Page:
After asking me to drop my argument, Pastor Enyart then asserts that "an absolute standard exists by which acts can be correctly judged as morally right or wrong. This absolute standard has a set of rules…" I find it interesting that even after being asked more than once, Pastor Enyart has not shown us the standard to which he refers. He shows us only the example of the human conscience. He alludes to an absolute moral standard it in his third post with references to human conscience which I demonstrate is subjective and not absolute. His fourth posts claims again that an absolute standard exists, yet he shies away from plainly and clearly stating what the standard is and where it may be found.
...
Pastor Enyart, show us this unconditional, super-human standard so we may openly examine its validity and test your claims of its absolute nature.

Bob Post #5:
BA14: I have previously answered that the absolute moral standard is God’s righteous nature, which is “God’s own righteous standard,” and that therefore atheism undermines morality,
...
I follow God, and He is the standard you ask for. Of course I had indicated this in my first post, and repeated it later, that the absolute standard is “God’s nature,” which is “His own righteous standard,” and I stated in 4b that our “conscience… reflects God’s ‘own righteous standard.’”
...
[to Zakath's question:] “show us the absolute moral standard,” I will answer, the absolute moral standard is God’s righteous nature. Of course, Zakath could reject this by saying that God does not exist, and therefore my standard does not exist. But his pretending ad nauseam that I haven’t identified the standard is getting old.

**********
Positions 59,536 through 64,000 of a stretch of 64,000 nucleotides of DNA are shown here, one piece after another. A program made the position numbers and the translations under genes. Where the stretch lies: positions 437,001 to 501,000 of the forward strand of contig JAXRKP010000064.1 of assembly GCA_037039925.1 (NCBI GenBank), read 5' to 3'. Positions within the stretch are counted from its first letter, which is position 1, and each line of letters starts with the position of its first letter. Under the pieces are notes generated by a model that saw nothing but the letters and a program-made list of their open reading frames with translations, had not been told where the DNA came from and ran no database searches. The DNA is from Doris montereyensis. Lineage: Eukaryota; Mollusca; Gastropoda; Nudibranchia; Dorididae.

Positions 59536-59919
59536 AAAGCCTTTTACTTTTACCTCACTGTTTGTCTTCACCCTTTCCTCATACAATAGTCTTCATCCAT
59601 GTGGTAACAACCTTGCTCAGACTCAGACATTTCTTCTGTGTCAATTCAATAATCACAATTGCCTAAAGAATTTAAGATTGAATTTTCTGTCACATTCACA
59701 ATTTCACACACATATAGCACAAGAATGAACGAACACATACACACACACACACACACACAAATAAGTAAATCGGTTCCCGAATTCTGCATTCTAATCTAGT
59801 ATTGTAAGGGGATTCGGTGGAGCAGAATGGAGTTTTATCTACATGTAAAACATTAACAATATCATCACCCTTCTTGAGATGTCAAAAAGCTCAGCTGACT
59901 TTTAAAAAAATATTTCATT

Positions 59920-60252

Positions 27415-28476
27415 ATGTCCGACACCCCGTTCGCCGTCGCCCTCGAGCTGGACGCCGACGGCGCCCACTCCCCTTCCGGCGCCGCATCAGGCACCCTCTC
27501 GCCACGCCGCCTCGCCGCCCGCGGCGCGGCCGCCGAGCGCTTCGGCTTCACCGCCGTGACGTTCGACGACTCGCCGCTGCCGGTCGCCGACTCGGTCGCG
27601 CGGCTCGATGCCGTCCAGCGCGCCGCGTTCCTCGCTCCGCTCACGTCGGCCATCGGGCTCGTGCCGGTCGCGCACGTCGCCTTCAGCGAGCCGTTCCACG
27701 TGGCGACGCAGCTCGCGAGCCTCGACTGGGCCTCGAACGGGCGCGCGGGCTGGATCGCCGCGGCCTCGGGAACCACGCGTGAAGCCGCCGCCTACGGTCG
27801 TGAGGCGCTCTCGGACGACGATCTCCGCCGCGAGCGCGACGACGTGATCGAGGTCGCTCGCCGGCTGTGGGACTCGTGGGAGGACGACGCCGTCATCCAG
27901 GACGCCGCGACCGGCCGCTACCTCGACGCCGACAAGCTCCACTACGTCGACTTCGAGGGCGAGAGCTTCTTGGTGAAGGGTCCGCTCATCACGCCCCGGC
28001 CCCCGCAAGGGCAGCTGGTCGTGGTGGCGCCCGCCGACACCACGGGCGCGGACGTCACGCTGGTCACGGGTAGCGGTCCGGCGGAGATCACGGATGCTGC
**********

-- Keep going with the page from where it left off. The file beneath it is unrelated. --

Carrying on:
Zakath Post #6:
Pastor Enyart chided me severely for either ignoring or not understanding his answer to the questions asking him to show us his absolute standard of morality.
...
how many times do you suppose the phrase "God's own righteous standard" appears as an answer to my question?
...
The answer is not at all.
...
Pastor Enyart has manufactured the alleged quotation from thin air
...
So, Pastor Enyart claims that his deity is the standard. It should be a simple matter then, to show us the standard behind his alleged absolute right and wrong by showing us his God.
...
1. Pastor Enyart asserts that an absolute moral standard exists.
...
2. Pastor Enyart asserts that the absolute moral standard is his deity.
...
3. Pastor Enyart asserts that an absolute moral standard is evidence for the existence of his deity.
...
So what is our conclusion supposed to be "Therefore: Pastor Enyart's God exists"?

Unfortunately, the only logical conclusion I can draw is that this is merely a demonstration of the logical fallacy of circular reasoning.

========================================

First of all, he didn't say Bob was a liar. He did just what you did: he summarized what he thought Pastor Enyart was saying. I could now call you a liar for calling Zakath a liar. But, I won't, because that is just childish.

Now, re-read everything. First read my clips of the conversation, and then go back and re-read all of the pertinent passages.

A couple things are clear to me: